The effects of aging and myopia on the pay-as-you-go social security systems of the G7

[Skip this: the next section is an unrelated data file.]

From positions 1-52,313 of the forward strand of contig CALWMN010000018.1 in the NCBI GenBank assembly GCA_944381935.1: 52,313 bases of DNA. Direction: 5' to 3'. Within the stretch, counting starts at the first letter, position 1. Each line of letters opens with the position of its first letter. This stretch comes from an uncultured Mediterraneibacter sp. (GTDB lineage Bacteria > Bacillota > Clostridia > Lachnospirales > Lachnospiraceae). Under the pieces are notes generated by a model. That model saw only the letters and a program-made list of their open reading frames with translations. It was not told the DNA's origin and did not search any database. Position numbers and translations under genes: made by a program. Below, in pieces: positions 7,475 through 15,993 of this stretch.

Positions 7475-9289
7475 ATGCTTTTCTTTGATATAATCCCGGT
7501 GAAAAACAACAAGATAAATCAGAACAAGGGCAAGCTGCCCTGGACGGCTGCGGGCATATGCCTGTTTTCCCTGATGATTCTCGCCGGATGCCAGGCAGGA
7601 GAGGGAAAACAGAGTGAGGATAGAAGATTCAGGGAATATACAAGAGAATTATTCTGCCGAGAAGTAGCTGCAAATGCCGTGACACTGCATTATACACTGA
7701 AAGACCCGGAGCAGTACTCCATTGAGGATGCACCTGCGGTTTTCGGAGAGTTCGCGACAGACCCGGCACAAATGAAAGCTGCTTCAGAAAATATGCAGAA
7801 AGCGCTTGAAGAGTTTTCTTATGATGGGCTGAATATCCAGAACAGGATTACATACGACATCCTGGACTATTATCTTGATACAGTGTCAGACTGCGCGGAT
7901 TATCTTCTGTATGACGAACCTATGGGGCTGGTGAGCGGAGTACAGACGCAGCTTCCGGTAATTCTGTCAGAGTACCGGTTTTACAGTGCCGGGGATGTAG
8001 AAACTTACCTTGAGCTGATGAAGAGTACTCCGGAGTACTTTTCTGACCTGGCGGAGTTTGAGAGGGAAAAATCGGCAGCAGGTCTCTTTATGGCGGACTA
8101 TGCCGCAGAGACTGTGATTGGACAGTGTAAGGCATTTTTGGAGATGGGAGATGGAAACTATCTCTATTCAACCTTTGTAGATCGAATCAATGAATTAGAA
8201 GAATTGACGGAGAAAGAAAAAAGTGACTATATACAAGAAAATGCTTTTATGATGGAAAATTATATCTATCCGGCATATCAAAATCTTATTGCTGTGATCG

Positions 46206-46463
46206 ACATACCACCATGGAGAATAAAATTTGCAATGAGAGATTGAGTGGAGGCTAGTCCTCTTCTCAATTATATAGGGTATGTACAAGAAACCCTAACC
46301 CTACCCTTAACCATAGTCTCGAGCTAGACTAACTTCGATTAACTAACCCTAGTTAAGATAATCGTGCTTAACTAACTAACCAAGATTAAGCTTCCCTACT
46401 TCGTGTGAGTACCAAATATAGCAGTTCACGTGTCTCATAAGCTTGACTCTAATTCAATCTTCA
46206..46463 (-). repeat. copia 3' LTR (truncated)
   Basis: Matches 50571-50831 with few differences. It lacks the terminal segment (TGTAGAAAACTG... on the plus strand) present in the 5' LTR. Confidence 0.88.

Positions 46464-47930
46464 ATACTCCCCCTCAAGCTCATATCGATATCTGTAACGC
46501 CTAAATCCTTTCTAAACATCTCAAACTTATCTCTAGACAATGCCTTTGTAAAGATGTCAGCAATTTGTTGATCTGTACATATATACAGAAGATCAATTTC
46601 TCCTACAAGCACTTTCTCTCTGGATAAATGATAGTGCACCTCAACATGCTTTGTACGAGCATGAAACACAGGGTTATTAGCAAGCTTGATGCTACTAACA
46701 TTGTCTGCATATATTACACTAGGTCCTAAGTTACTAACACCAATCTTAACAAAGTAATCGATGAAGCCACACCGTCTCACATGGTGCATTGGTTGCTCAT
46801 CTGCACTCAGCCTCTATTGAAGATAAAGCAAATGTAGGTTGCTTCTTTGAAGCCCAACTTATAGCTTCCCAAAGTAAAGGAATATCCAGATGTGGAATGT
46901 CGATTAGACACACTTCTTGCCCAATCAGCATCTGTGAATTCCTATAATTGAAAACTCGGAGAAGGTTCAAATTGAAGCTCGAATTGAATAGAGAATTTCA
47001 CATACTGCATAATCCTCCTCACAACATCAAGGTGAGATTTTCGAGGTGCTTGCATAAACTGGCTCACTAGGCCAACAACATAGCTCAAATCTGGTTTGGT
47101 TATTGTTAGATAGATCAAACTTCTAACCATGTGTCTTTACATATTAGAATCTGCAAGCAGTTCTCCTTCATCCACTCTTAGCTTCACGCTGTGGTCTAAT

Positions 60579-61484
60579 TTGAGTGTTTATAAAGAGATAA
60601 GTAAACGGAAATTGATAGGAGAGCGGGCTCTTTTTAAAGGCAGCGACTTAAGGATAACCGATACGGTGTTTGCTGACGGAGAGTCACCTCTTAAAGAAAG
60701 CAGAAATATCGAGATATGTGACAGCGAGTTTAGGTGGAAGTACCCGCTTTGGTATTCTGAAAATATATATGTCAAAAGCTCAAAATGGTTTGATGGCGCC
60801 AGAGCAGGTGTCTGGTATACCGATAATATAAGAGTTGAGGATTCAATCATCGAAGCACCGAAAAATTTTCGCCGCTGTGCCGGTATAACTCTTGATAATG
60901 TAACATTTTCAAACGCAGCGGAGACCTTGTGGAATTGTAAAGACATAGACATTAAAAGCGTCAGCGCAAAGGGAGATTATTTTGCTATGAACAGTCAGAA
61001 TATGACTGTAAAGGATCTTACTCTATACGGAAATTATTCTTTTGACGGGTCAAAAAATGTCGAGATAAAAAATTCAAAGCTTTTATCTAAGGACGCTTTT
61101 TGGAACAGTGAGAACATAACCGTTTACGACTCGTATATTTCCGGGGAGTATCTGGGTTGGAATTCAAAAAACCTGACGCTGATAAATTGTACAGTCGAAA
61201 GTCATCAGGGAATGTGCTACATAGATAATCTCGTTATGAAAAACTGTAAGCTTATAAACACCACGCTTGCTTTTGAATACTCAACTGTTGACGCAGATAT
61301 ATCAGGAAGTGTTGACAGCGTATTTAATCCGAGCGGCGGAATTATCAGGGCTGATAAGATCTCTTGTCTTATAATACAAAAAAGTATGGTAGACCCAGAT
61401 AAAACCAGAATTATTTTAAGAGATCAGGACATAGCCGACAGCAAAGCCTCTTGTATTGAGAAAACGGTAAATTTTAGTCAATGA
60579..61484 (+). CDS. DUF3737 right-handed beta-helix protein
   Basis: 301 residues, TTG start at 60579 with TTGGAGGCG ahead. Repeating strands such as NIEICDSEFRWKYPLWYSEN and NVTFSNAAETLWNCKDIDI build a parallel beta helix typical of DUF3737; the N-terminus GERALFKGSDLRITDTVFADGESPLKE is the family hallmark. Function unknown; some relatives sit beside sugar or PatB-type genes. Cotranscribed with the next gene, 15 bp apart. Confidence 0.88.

The Social Security systems of the G7 countries were established in an era when populations were young and the number of contributors far outweighed the number of beneficiaries. Now, for each beneficiary there are fewer contributors, and this downward trend is projected to accelerate. To evaluate the prospects for these economies we develop an overlapping generations model in which growth is endogenously fueled by individuals' investments in physical and human capital and by the government's investment in human capital via public education expenditures. We analyze individuals' behavior when their expectations over their length of life are rational and adaptive (myopic). We examine for each of the economies and for each of the expectation assumptions whether policies exist that can offset the effects of aging, should they be adverse. Further, we examine how policies aimed at a specific target group affect the welfare of the economy as a whole.
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